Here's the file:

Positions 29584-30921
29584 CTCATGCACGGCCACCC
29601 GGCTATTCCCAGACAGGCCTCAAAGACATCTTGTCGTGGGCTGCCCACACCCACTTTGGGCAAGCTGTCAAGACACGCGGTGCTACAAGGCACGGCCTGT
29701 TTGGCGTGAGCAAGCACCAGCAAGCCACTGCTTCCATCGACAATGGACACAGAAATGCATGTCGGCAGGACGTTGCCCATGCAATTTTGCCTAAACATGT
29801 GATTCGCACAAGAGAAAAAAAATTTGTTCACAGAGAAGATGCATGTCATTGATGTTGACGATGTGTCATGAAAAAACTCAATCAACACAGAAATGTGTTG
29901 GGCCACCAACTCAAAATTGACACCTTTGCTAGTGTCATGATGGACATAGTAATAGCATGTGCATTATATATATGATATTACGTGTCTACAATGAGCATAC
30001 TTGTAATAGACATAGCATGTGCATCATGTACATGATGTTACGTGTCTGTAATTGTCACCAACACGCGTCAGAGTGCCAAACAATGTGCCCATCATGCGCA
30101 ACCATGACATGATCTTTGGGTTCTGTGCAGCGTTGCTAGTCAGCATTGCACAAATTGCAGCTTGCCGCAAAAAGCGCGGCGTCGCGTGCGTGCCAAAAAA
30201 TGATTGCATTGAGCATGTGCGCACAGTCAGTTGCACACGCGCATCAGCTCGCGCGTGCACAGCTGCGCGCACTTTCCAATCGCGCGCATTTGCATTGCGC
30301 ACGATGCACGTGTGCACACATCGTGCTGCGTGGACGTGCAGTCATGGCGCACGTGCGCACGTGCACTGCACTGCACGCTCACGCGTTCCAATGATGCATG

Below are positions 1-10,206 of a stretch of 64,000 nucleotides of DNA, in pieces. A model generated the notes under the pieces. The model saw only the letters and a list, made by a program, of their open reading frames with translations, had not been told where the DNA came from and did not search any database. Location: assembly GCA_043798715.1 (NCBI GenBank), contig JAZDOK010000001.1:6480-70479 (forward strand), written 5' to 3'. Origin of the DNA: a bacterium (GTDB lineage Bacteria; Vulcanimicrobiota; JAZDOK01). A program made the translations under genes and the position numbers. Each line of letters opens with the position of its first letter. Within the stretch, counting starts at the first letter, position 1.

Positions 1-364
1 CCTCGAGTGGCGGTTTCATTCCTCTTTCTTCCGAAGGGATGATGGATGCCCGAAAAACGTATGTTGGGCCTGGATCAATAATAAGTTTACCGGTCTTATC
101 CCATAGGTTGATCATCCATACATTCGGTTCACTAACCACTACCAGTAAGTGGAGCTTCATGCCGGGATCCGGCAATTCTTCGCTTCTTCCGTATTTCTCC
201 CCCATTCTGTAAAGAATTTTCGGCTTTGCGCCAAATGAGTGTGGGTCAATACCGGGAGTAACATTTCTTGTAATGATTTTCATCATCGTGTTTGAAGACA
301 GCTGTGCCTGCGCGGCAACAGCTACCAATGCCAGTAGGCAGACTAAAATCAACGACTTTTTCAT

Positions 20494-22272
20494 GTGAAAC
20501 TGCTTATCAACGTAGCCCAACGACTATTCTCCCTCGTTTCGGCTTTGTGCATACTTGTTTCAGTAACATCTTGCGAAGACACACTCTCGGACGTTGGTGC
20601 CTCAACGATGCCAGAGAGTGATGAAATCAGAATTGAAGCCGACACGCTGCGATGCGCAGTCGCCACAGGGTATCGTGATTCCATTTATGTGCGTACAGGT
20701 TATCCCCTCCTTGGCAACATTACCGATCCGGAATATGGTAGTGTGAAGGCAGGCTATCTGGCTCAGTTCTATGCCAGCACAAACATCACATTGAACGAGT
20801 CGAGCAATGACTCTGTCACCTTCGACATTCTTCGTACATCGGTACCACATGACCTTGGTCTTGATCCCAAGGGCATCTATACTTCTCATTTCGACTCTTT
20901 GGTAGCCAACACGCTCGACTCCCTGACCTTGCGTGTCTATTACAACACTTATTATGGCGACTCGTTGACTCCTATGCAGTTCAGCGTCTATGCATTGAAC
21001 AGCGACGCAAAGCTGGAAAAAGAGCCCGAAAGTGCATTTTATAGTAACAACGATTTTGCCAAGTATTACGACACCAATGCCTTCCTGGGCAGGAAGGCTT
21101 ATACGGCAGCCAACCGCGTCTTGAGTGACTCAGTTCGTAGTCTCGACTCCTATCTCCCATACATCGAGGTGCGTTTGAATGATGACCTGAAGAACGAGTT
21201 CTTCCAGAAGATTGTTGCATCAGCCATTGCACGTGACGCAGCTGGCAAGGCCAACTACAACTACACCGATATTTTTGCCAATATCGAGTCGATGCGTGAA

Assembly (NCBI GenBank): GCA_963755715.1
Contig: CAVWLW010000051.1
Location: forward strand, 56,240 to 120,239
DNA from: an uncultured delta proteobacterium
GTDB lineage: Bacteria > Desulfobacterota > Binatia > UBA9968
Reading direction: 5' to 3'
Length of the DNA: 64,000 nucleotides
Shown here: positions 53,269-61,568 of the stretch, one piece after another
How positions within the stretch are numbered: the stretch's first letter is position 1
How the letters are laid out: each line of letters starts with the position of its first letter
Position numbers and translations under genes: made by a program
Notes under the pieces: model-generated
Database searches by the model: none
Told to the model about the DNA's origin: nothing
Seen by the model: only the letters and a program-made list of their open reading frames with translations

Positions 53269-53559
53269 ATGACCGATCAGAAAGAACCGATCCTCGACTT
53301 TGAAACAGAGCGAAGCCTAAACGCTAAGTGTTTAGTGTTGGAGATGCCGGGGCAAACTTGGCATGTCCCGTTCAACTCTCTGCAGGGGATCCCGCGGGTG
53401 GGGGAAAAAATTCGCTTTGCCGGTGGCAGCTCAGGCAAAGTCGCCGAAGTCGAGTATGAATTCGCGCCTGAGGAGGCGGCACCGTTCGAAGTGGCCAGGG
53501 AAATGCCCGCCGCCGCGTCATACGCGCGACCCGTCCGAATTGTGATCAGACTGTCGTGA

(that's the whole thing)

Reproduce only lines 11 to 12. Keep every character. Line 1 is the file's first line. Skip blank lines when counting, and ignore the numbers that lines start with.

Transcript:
Below are positions 1-10,206 of a stretch of 64,000 nucleotides of DNA, in pieces. A model generated the notes under the pieces. The model saw only the letters and a list, made by a program, of their open reading frames with translations, had not been told where the DNA came from and did not search any database. Location: assembly GCA_043798715.1 (NCBI GenBank), contig JAZDOK010000001.1:6480-70479 (forward strand), written 5' to 3'. Origin of the DNA: a bacterium (GTDB lineage Bacteria; Vulcanimicrobiota; JAZDOK01). A program made the translations under genes and the position numbers. Each line of letters opens with the position of its first letter. Within the stretch, counting starts at the first letter, position 1.

Positions 1-364